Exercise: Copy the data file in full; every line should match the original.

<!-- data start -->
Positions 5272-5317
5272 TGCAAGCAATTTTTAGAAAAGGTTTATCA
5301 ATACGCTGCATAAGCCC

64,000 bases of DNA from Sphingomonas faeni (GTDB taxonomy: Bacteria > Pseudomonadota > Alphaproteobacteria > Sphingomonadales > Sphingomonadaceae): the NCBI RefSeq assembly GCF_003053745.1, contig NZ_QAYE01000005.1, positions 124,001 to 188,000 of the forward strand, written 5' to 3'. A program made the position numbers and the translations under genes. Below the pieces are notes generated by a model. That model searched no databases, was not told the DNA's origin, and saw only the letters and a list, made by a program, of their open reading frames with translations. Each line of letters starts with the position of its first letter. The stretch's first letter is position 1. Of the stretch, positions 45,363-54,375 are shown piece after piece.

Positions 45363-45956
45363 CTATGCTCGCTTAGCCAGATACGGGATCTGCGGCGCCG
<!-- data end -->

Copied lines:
Positions 5272-5317
5272 TGCAAGCAATTTTTAGAAAAGGTTTATCA
5301 ATACGCTGCATAAGCCC

64,000 bases of DNA from Sphingomonas faeni (GTDB taxonomy: Bacteria > Pseudomonadota > Alphaproteobacteria > Sphingomonadales > Sphingomonadaceae): the NCBI RefSeq assembly GCF_003053745.1, contig NZ_QAYE01000005.1, positions 124,001 to 188,000 of the forward strand, written 5' to 3'. A program made the position numbers and the translations under genes. Below the pieces are notes generated by a model. That model searched no databases, was not told the DNA's origin, and saw only the letters and a list, made by a program, of their open reading frames with translations. Each line of letters starts with the position of its first letter. The stretch's first letter is position 1. Of the stretch, positions 45,363-54,375 are shown piece after piece.

Positions 45363-45956
45363 CTATGCTCGCTTAGCCAGATACGGGATCTGCGGCGCCG